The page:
This fifth biannual ride, a program of the LifeSouth Community Blood Centers, kicks off, with appropriate fanfare, on Tuesday and wraps up on Oct. 15 at the Kennedy Space Center.
"Fortunately, it's not a race," says Kravit, a United Airlines pilot (and Coldwell Banker Realtor) who is using two years of vacation time to participate. Nor is this great eastward roll a fund-raiser.
The whole effort, he says, is to raise awareness, and hopefully motivate people, to help save lives through organ, tissue and blood donations. Approximately 55 people applied to be part of the team. Selected on the basis of cycling experience and the stories they had to tell were 12 core riders and three riders from South Africa who will each do one-third of the ride.
"Everywhere we stop we'll have media events, speaking engagements, and blood and donor drives," Kravit says. Celebrities and townspeople are expected to join the riders as they pedal through communities, large and small.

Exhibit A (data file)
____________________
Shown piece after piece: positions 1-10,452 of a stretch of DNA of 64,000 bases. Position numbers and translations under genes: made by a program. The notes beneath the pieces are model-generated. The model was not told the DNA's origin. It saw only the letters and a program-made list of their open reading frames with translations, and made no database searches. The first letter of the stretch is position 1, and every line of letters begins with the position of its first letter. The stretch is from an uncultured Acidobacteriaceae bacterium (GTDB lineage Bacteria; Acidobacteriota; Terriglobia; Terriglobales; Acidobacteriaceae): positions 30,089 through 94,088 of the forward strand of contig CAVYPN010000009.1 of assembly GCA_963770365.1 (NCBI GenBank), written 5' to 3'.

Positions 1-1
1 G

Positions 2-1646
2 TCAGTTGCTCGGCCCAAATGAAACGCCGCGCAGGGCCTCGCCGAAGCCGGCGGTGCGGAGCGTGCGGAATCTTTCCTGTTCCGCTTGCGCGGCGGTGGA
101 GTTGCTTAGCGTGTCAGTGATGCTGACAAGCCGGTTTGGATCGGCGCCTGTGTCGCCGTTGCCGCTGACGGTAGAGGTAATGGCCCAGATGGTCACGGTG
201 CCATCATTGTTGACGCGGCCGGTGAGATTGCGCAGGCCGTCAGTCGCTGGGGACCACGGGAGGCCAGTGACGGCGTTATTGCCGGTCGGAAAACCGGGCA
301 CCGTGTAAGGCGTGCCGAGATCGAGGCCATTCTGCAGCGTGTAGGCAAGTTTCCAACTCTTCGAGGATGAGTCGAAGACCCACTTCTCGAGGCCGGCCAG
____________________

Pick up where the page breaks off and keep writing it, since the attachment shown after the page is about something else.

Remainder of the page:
Each of the cyclists has a compelling story to share.
Kravit's story begins in 2001 "when my 24-year-old nephew, David Buist [of Boca Raton], was diagnosed with a rare and, until David's case, always fatal lymphoma," he says.
Buist spent a year at Memorial Sloane-Kettering Cancer Center fighting the seemingly impossible odds.
During that time, Buist asked his Uncle Garry for two things. The first was to help raise funds for a new Ronald McDonald House in Manhattan. Through an auction and solicitations, Kravit raised in David's name $60,000.
Faced with the prospect of needing a bone marrow transplant, Buist made yet another request. "I want you guys," he said to Kravit and his wife Karen, "to go out and get everyone you possibly can to become bone marrow donors."